Braves 4, Marlins 3

Atlanta Braves vs. Florida Marlins – July 24, 2012

Another one-run game, but this time we had the correct result. The Braves should have had a lot more than four runs — Mark Buehrle was all over the place (partly due to Laz Diaz behind the plate, calling a predictably unpredictable strike zone), giving up five hits, four walks, and a hit batsman in five innings, but the Braves only scratched three runs off him, leaving the bases loaded in both the third and the fourth.

Hudson had one of his oh-no-oh-okay games, giving up three runs in the first two innings but then retiring the last 16 men he faced, coming out after needing just 80 pitches to get through 7 innings. O’Flaherty and Kimbrel shut the door effectively. Uggla was 0-3 but he only struck out once, which almost looks like progress if you squint.

277 thoughts on “Braves 4, Marlins 3”

  1. From the previous thread on Teheran:

    Telegraphing makes sense. Both Teheran’s FB and change were getting hit pretty hard.

  2. When did Uggla start hitting last year? A similar second half from him would be huge.

  3. IIRC, his hitting streak began just before the all-star break.

    Right now, the only thing Uggla does well at the plate is take a walk.

  4. Dodgers fans have to be ecstatic. Also, just to highlight the difference between what Wren and Dodgers are willing to pay for Dempster (according to the latest reports): Allen Webster is the same age as Delgado, but still in AA, where his numbers are actually worse than what Delgado has done at the major league level. I doubt he would even crack our top 10. Dempster really screwed the Cubs.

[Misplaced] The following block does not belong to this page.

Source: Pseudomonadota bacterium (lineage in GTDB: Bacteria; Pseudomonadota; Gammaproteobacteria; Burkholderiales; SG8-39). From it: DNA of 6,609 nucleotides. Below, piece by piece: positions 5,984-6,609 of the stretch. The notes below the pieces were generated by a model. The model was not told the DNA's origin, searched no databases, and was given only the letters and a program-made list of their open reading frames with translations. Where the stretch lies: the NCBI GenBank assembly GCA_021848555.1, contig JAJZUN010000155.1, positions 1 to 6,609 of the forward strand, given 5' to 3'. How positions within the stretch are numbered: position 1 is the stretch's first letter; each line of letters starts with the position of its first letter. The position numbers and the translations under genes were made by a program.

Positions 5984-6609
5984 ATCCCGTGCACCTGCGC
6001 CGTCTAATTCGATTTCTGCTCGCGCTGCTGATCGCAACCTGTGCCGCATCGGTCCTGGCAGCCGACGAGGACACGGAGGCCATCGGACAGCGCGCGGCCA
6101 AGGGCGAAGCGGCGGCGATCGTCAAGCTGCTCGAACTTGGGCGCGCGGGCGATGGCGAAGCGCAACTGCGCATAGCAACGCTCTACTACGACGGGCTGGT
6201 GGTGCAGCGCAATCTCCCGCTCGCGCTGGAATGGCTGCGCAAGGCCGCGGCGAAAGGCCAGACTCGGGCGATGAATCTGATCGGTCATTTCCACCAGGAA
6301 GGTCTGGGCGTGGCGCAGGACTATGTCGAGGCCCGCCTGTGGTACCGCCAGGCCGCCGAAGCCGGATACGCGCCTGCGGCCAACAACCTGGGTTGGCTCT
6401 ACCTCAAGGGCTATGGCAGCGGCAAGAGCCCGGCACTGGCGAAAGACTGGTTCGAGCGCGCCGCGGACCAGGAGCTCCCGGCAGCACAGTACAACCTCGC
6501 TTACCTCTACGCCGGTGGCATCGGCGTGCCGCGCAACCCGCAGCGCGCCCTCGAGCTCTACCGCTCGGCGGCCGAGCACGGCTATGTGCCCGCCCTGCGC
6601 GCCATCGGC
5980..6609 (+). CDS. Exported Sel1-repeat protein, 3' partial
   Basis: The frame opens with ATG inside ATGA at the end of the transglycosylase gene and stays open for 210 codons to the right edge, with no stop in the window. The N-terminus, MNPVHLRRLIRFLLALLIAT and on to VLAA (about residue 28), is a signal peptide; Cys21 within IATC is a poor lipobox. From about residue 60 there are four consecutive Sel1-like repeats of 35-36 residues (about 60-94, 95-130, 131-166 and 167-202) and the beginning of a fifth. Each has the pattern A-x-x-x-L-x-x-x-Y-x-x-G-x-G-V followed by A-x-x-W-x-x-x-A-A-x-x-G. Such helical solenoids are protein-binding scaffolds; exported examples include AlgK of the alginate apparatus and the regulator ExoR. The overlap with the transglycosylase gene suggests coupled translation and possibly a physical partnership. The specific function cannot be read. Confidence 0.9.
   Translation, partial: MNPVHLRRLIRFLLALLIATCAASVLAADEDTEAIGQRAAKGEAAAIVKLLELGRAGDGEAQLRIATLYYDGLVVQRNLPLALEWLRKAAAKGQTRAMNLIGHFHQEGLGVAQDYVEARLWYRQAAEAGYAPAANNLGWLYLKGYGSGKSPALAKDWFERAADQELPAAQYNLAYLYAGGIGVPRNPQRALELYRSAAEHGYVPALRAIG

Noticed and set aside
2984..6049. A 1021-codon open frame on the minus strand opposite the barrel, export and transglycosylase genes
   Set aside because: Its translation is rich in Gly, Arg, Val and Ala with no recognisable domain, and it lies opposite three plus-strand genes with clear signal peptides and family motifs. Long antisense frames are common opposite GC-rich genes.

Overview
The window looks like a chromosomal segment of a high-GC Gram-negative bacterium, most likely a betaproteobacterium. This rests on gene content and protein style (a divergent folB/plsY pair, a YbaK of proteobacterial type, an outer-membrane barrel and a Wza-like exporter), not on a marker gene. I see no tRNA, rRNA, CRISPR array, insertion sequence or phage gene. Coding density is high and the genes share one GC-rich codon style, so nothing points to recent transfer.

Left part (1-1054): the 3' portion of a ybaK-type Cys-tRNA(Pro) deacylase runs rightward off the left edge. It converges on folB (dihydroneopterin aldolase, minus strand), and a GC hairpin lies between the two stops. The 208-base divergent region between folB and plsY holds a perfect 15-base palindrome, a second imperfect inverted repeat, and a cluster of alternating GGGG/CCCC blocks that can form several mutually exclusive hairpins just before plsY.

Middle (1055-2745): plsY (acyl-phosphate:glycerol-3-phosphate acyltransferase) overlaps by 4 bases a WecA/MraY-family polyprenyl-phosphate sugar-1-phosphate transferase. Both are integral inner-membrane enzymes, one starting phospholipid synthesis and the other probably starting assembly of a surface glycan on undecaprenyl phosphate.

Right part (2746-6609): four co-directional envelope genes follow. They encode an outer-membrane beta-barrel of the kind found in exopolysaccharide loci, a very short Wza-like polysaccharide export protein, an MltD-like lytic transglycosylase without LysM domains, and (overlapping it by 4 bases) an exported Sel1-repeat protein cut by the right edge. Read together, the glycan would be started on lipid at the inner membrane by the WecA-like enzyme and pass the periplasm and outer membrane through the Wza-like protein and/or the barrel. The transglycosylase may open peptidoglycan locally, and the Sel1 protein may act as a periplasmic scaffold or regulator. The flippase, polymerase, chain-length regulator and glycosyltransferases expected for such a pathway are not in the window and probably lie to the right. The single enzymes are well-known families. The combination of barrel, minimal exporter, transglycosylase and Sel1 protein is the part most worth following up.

5. From last thread,
    I liked TDKR but the Dark Knight is a really high benchmark. It should have won the Oscar that year. I thought Bane was pretty cool but no one can come close to Ledger’s Joker. Anne Hathaway was good and I think this was Bale’s best performance as Batman.

    I’d still say that Nolan’s Batman and Lord of the Rings are the best trilogies ever, with Star Wars right behind.

  6. Marlins got basically nothing for Hanley. Dodgers pick up the rest of the financial obligations.

    What an embarassing organization. Ozzie should be the next to go.

  7. Well with the Dodgers moving Eovaldi in the deal, they are making room for Dempster in their rotation.

  8. @8 Wow, can’t agree there. I don’t think this trilogy is going to have nearly the lasting power as people seem to think it does (I don’t feel the Dark Knight or Batman Begins hold up after multiple viewings). The original Star Wars trilogy is the best trilogy in my opinion, if only because I felt Jackson really botched Return of the King.

    Yeah, we just lost any chance at being able to afford Greinke long term.

  9. 2008 was the year of No Country For Old Men and There Will Be Blood. I liked TDK a lot, but let’s not get carried away here.

  10. Pluse, with Hammels off the market, the asking price for Greinke will go up.

    I think we are looking at Liriano at this point.

  11. No Country for Old Men still gives me the shivers just thinking about it.

    The Braves have lost any leverage they might have had by making it known they were going after a pitcher come hell or high water. If they were going to overpay for Dempster, they are going to have to overpay for anyone else now.